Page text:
If you think all African Americans are criminals, you will eventually find some that are, and you might think that that validates your claim, despite all the African Americans you ignores who weren’t proven as criminals. Focusing on evidence for your claim while ignoring counter-evidence is part of confirmation bias. You likely won’t realise that you’ve excluded many exceptions to your generalisation, which is why this is a bias.
Many people mistakenly praise confidence, and are even more attracted to it. Making a general statement is often seen as being bold, but in reality is just making an assumption about a general group. Some people will agree with someone who has the confidence to claim that their statement is so fundamentally true that they have no issue saying it applies to lots of things, rather than only the cases they know of. Saying that all humans are inherently selfish sounds deep and meaningful, but there is no justification for it. Saying that some people are selfish on the other hand doesn’t sound deep, it in fact sounds obvious, and to extremists will sound overly cautious. Such people might claim you lack the courage to make a general statement, and restrict yourself to the less general and less deep specifics that are justified with evidence.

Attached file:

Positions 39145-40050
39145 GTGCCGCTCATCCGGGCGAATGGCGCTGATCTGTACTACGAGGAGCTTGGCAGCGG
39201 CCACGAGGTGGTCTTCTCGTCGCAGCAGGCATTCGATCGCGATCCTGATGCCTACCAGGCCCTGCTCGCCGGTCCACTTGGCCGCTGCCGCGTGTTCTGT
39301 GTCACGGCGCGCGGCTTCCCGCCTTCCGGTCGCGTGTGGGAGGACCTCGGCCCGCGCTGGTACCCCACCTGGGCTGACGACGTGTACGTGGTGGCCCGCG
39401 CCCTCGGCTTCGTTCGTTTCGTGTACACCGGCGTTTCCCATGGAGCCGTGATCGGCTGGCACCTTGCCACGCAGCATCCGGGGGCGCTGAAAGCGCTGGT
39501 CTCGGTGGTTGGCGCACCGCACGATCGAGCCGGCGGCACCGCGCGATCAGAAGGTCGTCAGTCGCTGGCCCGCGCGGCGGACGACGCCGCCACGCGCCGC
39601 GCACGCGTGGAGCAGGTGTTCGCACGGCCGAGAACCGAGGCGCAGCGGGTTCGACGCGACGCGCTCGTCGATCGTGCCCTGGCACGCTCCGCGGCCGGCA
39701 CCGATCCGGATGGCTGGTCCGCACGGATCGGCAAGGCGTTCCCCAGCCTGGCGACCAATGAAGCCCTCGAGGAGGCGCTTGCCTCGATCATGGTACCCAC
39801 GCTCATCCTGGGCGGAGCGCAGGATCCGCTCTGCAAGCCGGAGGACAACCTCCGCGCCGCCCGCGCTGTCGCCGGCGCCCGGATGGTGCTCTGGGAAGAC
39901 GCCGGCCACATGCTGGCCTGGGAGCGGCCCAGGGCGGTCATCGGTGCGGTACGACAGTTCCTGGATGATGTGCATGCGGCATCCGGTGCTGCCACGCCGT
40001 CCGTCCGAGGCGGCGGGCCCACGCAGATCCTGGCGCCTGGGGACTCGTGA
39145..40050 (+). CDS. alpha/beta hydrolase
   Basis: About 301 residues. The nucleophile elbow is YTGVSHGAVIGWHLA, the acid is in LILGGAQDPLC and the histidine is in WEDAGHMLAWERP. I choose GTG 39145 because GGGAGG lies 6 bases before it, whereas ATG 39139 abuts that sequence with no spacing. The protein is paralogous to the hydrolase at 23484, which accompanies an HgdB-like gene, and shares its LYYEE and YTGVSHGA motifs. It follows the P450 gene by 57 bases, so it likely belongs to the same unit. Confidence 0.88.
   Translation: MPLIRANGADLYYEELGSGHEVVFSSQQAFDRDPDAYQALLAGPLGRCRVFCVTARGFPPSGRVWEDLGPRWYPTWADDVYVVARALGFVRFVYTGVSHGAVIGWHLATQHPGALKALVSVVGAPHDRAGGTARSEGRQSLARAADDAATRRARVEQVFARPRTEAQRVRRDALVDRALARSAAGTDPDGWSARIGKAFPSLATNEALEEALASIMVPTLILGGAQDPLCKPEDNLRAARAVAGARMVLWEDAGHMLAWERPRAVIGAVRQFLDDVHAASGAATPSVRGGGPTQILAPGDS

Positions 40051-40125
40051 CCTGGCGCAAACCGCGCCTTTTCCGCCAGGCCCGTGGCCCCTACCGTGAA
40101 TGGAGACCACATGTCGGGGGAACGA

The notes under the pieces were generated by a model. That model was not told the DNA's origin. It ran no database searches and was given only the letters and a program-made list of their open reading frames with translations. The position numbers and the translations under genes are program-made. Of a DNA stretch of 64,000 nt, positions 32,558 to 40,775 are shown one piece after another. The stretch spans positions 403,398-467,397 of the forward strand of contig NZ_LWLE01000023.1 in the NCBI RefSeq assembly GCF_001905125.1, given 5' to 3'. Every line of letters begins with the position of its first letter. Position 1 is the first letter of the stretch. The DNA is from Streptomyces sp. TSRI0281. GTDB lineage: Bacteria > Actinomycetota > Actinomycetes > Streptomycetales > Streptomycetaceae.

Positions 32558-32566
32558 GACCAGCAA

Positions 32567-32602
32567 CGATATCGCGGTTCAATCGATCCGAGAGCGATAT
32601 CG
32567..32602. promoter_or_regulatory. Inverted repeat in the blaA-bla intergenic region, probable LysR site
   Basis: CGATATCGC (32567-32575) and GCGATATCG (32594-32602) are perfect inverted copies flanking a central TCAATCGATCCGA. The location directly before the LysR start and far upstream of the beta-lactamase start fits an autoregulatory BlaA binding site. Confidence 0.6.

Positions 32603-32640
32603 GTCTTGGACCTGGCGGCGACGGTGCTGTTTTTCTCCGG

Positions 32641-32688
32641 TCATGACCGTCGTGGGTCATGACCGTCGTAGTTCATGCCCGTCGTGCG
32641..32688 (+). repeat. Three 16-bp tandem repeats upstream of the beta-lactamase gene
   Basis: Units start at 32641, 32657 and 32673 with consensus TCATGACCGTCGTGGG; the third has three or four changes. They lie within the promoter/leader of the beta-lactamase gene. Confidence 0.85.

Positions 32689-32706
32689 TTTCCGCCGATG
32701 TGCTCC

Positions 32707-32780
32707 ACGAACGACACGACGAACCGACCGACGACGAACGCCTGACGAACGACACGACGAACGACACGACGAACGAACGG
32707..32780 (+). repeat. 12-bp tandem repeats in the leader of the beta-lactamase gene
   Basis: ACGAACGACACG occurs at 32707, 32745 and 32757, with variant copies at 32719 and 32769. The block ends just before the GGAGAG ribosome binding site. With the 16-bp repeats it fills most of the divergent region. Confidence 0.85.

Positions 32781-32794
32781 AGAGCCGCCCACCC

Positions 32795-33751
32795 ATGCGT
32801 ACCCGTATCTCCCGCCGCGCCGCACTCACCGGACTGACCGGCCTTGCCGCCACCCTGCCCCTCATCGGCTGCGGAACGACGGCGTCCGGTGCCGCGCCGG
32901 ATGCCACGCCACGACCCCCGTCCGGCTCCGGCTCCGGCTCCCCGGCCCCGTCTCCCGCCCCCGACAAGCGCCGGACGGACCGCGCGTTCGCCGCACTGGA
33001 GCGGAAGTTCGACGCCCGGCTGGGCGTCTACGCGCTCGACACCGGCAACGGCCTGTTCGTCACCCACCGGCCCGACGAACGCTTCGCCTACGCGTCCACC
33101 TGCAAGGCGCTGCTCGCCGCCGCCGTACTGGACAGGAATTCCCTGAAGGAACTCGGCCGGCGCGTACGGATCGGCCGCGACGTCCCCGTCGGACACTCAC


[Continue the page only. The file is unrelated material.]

Confidence has nothing to do with truth itself, it only serves as a tool to trick people into believing what you are saying is the truth.
If people are convinced to believe things such rather than seeing the reasoning in them, they will believe them dogmatically. This often results in the people looking for or inventing reasons to justify what they believe, since they don’t actually know why it is true but would sometimes like to argue that it is. This can lead to them subconsciously inventing reasons and believing it themselves, since they are so confident about it that they feel the need to back it up to ensure that their confidence isn’t broken. They use confirmation bias to
An extreme form of generalisation is racism, the idea that a whole “race” of people can be judged as having traits that should be hated. Since generalisation makes people feel like they are in the right and that they know the truth, it also makes them feel powerful, and justified in hating and acting against that race.